It was just really hard…I personally took her to school. I personally dropped her off and told her, “Okay, this is it. No one’s here to bail you out. You are far away in a whole other state where it’s either you make it or break it. I bought you a one-way ticket. So here’s all your stuff.” We helped her with her room and that was it. I seen her a couple of weeks ago, she just finished her midterms and she got all As.

Wow.

This is a girl that sort of turned it around her 11th grade year and just blew it out of the water. I don’t know what she was doing back in 10th grade. But 11th grade she really turned it around, and that was a good thing. So I’m happy for her.

That’s really great. Well listen, Kyra Worthy, you are clearly that example of what I was talking about a minute ago, where it’s going to take in communities like this one, and there’s so many of them, industrial communities, urban communities where the economy in many ways had moved away from folks, and there’s still real challenges, and the only way that we’re going to bridge those gaps is some combination of authentic community engagement, a recognition of the past…

Mm-hmm.

…but looking to the future. It’s clear that you’re the kind of person that’s making that happen here.

Oh, thanks.

You were telling me a story, I’d love if you’d repeat it on air here, that you took a field trip to Google recently, is that right?

Yes, we took a field trip…

What was that about?

…we took the Richmond Steelers, the whole team about 100 cheer and football…

Okay.

…kids. They’re all from the south side of Richmond, and we took them to see something else other than what’s been going on in their community as of late. And so we took them on a field trip to Google and to Stanford. We had lunch and toured the kids around. One of the things that the kids were so shocked to see was that there were actually a group of African-American employees there.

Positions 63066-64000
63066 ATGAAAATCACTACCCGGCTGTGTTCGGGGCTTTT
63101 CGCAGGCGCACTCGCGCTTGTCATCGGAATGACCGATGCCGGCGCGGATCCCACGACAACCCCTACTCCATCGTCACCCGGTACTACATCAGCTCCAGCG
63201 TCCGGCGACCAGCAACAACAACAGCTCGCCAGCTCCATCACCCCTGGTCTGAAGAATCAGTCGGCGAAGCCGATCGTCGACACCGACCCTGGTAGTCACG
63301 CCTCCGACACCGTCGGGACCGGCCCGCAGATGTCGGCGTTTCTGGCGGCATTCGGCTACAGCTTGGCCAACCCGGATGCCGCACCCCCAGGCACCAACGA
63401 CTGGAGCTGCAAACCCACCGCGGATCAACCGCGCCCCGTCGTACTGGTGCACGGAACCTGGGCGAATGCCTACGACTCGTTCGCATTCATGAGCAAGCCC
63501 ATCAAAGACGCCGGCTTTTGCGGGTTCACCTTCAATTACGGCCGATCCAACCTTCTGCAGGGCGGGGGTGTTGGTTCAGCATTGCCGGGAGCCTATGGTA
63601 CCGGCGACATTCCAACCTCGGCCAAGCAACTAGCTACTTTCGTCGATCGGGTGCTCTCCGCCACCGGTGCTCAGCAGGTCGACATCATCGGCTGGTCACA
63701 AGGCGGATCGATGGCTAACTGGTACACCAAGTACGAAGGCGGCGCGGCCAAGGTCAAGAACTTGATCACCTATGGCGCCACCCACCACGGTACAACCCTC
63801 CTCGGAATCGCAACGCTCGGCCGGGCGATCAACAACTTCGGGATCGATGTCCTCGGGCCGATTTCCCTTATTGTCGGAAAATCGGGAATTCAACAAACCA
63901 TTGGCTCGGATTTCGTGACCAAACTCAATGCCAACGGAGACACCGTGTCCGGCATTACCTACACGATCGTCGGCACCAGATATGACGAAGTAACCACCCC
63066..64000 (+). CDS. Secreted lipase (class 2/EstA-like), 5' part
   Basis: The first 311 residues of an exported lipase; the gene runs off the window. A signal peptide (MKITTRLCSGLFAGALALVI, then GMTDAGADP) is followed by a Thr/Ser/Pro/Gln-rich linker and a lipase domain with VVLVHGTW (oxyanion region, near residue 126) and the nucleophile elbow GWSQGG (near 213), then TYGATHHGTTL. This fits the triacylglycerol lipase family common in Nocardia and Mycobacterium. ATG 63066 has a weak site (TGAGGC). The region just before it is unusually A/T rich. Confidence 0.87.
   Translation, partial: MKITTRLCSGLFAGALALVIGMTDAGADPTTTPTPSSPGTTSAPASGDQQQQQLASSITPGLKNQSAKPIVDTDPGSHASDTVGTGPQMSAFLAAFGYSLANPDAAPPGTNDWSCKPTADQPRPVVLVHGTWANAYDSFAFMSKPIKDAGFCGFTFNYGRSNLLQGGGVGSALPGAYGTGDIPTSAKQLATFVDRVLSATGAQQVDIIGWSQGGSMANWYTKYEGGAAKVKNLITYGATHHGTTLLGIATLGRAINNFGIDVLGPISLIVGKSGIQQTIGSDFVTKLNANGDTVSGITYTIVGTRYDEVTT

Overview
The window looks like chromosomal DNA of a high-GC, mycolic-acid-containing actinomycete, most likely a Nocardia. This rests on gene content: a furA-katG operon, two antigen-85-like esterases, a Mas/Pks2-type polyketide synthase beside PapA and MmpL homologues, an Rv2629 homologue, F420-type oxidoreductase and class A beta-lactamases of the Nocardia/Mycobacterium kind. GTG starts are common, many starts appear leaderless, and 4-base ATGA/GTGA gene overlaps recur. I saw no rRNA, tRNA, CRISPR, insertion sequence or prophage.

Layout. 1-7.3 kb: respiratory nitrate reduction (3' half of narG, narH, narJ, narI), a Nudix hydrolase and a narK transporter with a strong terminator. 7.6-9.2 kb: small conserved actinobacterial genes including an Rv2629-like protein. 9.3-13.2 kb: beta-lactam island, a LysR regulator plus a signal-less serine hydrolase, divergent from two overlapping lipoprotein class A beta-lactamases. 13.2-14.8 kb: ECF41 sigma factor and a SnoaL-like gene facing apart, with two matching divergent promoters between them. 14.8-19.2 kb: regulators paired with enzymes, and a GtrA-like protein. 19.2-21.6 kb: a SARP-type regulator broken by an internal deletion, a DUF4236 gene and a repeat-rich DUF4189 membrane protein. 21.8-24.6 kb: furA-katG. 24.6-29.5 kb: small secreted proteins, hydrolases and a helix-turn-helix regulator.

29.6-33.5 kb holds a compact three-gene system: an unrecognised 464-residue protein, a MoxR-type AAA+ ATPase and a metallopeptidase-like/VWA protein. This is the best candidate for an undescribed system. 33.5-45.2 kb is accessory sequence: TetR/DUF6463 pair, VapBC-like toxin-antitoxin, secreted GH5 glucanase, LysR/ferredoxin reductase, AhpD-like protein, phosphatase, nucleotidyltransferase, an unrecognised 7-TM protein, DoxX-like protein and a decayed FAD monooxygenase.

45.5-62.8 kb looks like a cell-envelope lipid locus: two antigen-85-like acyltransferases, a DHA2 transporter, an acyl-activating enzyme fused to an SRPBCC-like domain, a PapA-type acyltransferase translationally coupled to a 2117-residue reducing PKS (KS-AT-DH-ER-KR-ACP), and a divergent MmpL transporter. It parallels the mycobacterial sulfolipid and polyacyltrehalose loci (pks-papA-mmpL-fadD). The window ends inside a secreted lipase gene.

And they said, “Kyra, black people work here, too!” And I said, “Black people are everywhere! Stop saying that out loud!” It’s just to get the kids out more, and their parents too, to see that young people that are, or their older siblings are, aunts and uncles ages are working in places like Google that you see everyday. I was very grateful that they were able to take them around, they explained their jobs and talked about where they came from and how they got there, but it is indicative to be able to show kids in communities like ours who aren’t really exposed to as much that we have been afforded to, that it is possible. Just being on it everyday and also encouraging their parents and encouraging the kids because at times when you’re going through hard times or when you feel that you are less than, it is very important to have that light at the end of the tunnel. Working with folks to ensure that they know that there is hope and that they, too, can do it is really important here.

No kidding. We’re really glad that you joined us. Thanks for being part of our program. We appreciate it.

No problem.

UFCW’s Jim Araby On Why Business And Labor Need To Talk More

The future of work looks nothing like the past. Technology is changing every industry and few people see that more closely than Jim Araby, the executive director of the United Food and Commercial Workers Western State Council.

The members of his union work on farms and in factories and grocery stores. But instead of buying into the established narrative that business is all about the bottom line and unions are all about protecting the workers no matter the economic realities, Araby believes both sides need to transcend this binary division and work together.

“If we can break through and have a real discussion about what the future of work looks like in California you’d have a lot of people on all sides of the issue say, ‘Yeah, let’s come together,’” said Araby during a talk with CALinnovates Chief Evangelist Kish Rajan.

Araby is helping to shape this conversation. He recently helped push through AB1066 which will provide overtime to farm workers. While some in business may grumble at these kind of pay hikes, Araby points out that California has always had the most progressive labor laws in the country and the state was still responsible for 34% of all new jobs in the last jobs report.